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How can I help my child with reading at home?

3 is the magic number!


Our message through school is to read at least 3 times a week at home. We always encourage a mixed diet of little and often of two book types. A library book and a phonic book. 

Library books

For younger children in school, this would include enjoying a library book together. Perhaps as a bedtime story that is read to them and as the children start to get phonic books to help them learn to read to spend 10 minutes a day practising using their phonics and tricky word skills to read those books.


We want reading habits to establish and a love of books. Library books are the ones that lead to them loving books. You as their favourite grown up are central to this. Snuggling up to their favourite person in the world with a book to relax on an evening = a child and future grown up who wants to read and loves books. We are here to encourage and support you in giving this gift to your child. If they love books and they read they can learn anything and everything.


As the children get older, reading with a grown up is still ideal. Even though they 'can read now' (decode the words) there is still a huge amount of reading to learn. As the decoding of the print (phonics) becomes easier, learning moves to what reading is really about - comprehension.


Enjoy a chapter book together or even read this one to them if they like. It's not cheating! They get a lot from hearing you read - especially around comprehension skills. Ask them questions about what is going on, talk to them about the meaning of words, let them see inside your readers brain and what the book is making you think or question or ponder. This is the best kind of reading teaching and one to one with their favourite grown-up in the world (you!) is so helpful and effective.



Look out for these comprehension bookmarks in your child's book bag to use with either of their books

Phonic Books

As they become ready for it, we will give your child a phonic book to practice together - very important for building phonic reading skills. The skills to read a word correctly. Use this book often.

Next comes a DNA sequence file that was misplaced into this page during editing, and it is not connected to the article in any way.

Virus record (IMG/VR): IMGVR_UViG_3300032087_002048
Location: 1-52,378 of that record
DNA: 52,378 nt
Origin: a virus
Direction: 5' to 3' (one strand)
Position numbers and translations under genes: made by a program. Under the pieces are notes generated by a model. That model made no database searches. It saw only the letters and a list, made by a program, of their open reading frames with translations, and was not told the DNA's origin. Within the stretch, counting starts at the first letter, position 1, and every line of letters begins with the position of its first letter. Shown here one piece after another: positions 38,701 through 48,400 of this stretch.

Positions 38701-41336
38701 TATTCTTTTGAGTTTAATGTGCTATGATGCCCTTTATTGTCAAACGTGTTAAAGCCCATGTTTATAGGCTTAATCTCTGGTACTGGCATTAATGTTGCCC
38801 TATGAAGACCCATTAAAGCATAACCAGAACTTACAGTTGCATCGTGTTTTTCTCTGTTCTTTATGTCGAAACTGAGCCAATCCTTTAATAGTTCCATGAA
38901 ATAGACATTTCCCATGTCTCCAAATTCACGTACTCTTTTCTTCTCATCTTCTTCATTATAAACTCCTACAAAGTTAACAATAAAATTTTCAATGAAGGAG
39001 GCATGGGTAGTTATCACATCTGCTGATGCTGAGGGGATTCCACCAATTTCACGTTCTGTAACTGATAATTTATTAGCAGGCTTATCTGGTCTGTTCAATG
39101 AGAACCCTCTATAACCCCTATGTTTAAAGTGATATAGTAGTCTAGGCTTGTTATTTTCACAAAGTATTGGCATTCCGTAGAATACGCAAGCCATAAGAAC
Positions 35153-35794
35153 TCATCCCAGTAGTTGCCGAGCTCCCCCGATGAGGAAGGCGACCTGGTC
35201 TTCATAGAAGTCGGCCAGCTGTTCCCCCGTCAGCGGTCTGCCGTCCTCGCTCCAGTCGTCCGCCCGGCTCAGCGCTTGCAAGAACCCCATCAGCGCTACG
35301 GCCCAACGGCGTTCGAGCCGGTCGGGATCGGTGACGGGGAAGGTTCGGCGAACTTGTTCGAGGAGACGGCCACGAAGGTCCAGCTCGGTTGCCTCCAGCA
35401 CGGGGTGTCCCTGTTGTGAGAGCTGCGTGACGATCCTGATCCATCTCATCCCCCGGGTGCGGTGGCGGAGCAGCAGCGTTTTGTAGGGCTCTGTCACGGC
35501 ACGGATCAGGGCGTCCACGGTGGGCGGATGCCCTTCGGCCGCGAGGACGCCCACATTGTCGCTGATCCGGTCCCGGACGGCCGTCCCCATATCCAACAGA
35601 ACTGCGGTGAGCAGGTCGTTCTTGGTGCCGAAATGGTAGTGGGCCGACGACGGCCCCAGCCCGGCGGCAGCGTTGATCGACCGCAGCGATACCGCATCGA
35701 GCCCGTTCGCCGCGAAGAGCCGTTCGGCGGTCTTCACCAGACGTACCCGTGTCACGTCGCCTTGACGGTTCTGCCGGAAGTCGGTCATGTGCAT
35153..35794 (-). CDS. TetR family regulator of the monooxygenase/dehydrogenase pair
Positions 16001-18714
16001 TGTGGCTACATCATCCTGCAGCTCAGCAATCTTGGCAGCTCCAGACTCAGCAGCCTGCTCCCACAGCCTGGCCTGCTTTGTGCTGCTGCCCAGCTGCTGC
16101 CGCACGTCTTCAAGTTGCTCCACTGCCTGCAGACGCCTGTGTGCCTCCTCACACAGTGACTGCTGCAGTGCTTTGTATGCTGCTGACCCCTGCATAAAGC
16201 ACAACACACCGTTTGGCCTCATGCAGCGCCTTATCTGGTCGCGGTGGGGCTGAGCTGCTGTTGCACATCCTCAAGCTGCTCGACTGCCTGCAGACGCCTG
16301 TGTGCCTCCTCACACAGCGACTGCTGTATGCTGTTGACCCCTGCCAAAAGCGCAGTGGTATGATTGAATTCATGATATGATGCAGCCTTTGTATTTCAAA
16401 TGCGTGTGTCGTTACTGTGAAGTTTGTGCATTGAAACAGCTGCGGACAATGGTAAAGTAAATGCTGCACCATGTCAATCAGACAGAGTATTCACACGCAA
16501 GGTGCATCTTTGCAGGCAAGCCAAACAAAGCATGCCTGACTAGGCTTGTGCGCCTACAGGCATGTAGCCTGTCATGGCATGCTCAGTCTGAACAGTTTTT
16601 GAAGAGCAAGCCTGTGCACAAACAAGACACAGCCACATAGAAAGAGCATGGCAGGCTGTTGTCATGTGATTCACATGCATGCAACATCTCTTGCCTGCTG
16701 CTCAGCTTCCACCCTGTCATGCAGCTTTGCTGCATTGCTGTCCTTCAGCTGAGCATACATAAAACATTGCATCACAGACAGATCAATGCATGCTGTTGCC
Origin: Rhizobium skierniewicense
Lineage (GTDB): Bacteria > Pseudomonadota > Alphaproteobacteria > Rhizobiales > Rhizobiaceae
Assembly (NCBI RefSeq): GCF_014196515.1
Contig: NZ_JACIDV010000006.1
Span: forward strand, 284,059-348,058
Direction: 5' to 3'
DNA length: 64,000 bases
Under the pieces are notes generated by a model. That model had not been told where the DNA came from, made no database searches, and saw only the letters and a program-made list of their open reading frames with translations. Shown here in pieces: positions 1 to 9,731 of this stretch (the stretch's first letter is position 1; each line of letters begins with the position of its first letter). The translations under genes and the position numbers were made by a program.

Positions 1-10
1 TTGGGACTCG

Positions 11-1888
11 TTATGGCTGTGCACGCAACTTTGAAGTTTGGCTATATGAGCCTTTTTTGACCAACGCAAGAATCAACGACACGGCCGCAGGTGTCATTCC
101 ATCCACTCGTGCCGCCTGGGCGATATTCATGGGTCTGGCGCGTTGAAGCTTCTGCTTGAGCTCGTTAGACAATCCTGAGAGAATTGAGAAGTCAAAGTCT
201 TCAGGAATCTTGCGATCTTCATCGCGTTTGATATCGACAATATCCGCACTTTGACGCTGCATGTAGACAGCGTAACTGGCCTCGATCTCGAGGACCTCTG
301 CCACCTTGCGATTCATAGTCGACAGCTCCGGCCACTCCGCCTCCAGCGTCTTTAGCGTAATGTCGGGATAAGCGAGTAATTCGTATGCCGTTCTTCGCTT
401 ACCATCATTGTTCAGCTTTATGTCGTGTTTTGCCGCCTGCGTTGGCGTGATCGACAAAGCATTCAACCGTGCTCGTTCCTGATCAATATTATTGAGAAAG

In Reception, you might use it for 5 or 10 minutes at least 3 times a week. In Year 1, 2 or 3 your child will be keener to do a bit longer between 10 and 20 minutes each time. Gradually, your child will be doing more of the reading and you'll feel the need read a page to give them confidence a bit less.


It is very normal to have to take it in turns with your child reading pages when children begin to read and it is useful for you to do this often even when they are more confident. This can help your child to keep going as they get a little rest and they get to see how you do it, which gives them confidence. Don't worry - this is not cheating!



Reading to understand

You'll start to use the comprehension bookmarks the teacher sends with the books a little more as they get smoother with their reading to check their understanding. The phonic focus books run in this order: Pink, Red, Yellow, Blue, Green, Orange,Turquoise, Purple, Gold, White. By the time a child reaches white, they are pretty confident in reading key sounds (phonics) in English and tricky words by sight (the words you just have to see and read that don't follow phonic rules). They can understand what they read well too, especially the most obvious information.  


Reading after White level is especially focussed on understanding. Many people would consider this 'real reading' or 'the point of reading'. To summarise, it is about understanding all the information and messages given through a book. As we move through school, it is also about being able to see why a writer has decided to use a certain word or design a page in a certain way and think about the effects they were trying to have on the reader. Teachers often call this comprehension and the children from now on in, learn how to talk about books in many different and quite sophisticated ways.


This is the hardest skill of reading and so as children get older - they still need help with reading from an adult as often as possible. The comprehension bookmarks will give you an idea of the kinds of questions to find the answers to when reading with your child. You'll see how tricky some of them can get, so please practice 3 times a week at home to reinforce what they are learning in school.